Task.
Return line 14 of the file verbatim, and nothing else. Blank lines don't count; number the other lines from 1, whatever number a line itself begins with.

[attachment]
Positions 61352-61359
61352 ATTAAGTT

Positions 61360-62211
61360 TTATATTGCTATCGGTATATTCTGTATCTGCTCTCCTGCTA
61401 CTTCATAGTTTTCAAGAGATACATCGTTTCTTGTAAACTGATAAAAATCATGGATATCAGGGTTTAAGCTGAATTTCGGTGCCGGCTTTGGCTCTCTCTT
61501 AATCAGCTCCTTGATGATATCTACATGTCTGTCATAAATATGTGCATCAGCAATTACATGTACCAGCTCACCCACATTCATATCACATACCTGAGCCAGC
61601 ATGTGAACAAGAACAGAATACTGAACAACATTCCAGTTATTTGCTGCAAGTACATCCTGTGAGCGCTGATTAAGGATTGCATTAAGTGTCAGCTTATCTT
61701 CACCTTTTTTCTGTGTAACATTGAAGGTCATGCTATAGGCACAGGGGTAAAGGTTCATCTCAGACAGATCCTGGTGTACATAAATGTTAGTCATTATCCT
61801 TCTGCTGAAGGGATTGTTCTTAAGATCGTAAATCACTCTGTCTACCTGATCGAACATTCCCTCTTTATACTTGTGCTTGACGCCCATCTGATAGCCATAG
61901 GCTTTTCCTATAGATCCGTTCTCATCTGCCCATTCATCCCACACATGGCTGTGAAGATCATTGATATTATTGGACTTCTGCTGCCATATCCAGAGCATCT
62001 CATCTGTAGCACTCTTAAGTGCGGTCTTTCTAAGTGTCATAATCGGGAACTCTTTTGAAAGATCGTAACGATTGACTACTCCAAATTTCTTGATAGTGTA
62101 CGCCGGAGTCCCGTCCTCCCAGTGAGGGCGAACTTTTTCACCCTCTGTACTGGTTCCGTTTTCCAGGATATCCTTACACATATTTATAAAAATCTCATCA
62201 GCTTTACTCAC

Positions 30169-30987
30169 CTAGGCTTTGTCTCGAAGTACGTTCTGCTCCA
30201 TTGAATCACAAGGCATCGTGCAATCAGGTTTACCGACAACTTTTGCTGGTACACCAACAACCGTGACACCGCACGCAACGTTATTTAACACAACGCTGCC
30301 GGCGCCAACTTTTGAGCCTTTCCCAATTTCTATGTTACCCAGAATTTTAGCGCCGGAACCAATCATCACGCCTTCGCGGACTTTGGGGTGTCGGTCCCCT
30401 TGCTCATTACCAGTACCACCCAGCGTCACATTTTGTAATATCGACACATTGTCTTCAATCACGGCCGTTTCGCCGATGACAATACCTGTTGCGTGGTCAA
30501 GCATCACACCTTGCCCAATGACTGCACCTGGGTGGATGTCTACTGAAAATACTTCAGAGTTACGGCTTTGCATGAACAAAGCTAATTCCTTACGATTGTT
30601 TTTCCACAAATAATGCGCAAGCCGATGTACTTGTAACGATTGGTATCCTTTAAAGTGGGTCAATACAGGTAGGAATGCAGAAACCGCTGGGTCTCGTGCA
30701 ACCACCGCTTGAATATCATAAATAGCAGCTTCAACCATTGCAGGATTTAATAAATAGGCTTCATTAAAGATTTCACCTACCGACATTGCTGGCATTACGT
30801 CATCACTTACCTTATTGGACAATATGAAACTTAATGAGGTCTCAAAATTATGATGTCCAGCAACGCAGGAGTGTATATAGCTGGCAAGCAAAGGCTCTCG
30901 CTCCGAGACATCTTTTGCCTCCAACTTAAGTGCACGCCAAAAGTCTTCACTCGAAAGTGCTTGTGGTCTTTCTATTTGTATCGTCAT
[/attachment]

Positions 30169-30987